If you find your work life to be a lot less hectic than your home life, you're not alone. In fact, the discrepancy was so vast that it inspired husband-and-wife duo Caitlin and Andrew Friedman to pen their self-help book, "Family Inc.: Office-Inspired Solutions to Reduce the Chaos in Your Home (and Save Your Sanity!)" about how to institute the time-saving tactics you use at work in your home.
Here, the two share their advice on how to best delegate responsibilities among family members.
1. Choose the tasks that you are going to delegate.
Pull out the weekly to-do list, as well as the short- and long-term goals, and see what you can thoughtfully pass along. Consider your partner a resource and when you need the support, think about how you can use the time that you are already paying someone for and discuss the opportunities for your children to jump in and help out.
2. Really think about the right person to do the task.
"I am better at making dinner for the kids," you may think. You most likely can do it faster, but so what? If you are doing more than your share, then how much time are you really saving at the end of the day? Wouldn't it be better to let go of some of your list to free up some of your time? Anyone can get better at something if he or she puts in the effort, so give your family, your employees or your friends the chance to help you and improve their skills.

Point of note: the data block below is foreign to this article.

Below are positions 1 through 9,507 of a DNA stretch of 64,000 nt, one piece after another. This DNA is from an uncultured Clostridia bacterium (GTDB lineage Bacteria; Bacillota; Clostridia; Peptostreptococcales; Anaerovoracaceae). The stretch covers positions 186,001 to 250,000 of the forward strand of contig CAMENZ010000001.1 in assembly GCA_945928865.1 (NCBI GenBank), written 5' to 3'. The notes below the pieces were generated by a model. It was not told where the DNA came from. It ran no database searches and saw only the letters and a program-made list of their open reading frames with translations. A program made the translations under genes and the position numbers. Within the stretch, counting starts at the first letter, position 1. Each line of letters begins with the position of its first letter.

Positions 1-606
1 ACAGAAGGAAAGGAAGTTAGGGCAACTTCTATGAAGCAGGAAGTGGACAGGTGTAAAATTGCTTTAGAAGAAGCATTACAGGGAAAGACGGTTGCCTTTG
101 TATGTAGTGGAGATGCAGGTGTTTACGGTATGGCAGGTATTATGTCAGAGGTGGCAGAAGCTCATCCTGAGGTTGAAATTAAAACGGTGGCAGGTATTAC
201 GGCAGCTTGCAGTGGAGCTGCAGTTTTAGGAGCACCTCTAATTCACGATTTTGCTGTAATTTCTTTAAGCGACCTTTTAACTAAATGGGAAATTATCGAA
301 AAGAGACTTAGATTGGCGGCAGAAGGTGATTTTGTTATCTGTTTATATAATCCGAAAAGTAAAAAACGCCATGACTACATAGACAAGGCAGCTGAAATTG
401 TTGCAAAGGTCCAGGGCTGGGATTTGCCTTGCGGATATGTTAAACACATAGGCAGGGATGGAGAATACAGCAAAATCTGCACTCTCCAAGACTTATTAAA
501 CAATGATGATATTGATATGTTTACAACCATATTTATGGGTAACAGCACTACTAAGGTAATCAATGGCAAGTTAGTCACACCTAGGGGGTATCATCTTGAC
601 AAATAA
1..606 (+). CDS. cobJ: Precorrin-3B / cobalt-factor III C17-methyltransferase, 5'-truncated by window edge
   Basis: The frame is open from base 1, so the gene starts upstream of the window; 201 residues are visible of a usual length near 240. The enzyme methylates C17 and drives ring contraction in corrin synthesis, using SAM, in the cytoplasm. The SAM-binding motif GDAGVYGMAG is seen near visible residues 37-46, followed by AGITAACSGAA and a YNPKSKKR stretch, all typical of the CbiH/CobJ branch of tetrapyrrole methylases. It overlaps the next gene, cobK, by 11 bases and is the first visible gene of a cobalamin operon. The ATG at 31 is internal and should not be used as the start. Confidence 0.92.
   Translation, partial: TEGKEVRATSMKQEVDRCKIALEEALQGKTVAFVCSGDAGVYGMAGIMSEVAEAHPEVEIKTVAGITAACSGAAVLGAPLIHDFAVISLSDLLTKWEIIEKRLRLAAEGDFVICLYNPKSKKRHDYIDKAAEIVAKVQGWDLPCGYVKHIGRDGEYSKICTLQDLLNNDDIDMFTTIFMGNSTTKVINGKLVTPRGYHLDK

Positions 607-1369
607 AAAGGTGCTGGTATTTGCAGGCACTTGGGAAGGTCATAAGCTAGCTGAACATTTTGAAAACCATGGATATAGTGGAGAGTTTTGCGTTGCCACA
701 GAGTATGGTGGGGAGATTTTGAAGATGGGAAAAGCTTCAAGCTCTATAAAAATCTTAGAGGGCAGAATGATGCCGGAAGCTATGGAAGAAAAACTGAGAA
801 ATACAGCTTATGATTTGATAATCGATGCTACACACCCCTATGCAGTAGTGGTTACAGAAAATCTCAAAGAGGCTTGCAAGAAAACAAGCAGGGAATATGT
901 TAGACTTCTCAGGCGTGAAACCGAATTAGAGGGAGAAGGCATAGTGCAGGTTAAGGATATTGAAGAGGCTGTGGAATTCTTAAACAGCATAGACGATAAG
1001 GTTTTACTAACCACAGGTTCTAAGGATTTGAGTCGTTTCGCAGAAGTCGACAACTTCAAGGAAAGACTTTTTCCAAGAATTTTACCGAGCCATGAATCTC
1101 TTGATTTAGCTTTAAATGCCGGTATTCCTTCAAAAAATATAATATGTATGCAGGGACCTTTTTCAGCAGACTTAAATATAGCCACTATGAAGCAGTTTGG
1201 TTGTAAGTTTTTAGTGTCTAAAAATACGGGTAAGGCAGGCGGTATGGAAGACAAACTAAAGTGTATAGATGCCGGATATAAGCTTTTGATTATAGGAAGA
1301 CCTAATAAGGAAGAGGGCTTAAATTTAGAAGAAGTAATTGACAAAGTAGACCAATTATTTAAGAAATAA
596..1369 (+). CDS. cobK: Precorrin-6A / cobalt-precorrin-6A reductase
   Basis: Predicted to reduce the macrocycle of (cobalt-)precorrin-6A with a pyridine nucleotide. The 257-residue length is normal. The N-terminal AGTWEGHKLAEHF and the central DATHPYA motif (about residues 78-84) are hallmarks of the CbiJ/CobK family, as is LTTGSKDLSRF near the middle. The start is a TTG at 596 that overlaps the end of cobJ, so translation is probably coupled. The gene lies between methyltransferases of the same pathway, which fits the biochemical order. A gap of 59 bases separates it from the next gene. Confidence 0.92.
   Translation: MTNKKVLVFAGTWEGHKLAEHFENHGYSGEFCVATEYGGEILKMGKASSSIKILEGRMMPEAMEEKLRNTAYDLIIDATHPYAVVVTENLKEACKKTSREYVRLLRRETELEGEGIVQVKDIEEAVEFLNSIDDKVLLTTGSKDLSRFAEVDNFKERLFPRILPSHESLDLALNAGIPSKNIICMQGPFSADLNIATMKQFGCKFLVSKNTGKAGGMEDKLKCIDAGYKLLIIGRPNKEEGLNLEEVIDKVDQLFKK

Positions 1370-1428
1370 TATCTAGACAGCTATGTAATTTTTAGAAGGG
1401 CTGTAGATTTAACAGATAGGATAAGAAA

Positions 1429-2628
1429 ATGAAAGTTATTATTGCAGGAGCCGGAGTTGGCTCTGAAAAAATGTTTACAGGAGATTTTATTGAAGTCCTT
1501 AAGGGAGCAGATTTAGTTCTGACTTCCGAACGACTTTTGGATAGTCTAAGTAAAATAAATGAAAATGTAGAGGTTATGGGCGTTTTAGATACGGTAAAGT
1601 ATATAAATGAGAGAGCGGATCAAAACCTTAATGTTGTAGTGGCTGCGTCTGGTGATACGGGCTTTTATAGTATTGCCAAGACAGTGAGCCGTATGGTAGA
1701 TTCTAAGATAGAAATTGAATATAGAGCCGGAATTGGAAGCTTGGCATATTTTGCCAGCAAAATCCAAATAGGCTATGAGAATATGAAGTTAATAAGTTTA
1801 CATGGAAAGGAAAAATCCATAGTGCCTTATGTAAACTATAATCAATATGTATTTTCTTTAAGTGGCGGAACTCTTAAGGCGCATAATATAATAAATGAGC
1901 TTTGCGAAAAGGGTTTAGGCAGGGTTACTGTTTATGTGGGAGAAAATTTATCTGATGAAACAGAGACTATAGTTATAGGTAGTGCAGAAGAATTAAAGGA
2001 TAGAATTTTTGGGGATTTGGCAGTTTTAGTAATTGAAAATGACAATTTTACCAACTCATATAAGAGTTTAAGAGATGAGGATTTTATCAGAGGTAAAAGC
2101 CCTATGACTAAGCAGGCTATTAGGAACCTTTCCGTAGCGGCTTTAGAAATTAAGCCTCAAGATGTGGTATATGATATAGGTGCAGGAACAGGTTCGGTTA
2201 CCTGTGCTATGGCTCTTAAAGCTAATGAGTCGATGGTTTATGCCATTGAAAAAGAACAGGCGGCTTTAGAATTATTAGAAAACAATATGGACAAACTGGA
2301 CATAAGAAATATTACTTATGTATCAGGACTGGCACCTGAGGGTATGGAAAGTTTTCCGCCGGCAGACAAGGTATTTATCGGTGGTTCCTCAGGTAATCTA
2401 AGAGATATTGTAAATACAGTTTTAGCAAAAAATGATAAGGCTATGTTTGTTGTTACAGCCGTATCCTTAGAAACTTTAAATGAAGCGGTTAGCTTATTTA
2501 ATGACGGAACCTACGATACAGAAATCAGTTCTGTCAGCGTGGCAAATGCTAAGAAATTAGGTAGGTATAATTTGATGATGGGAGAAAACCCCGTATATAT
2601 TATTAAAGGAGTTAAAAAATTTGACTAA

3. Be available the first time your partner does the task so you can answer questions or help if they need it.
You can actually show someone how you want something done. If they don't follow your directions, then retrain them. Consider giving them a reason as to why you have a preference for how it gets done; it will be easier for them to remember when there is a reason attached.
4. Give positive feedback and show your appreciation.
Accept that people aren't exactly like you and will approach tasks differently than you would. Let them. Thank them. Remember, if you delegate well, then you will end up with more support, more time and a group of people who want to help you.
5. Take the time to explain the task and make sure that you have supplied them with all of the tools, equipment and information they need to do the job.
It may take forever to explain how to do anything the first time, but once you take the time to train your partner, mother-in-law, daughter or sitter how to do something around the house, you’re done.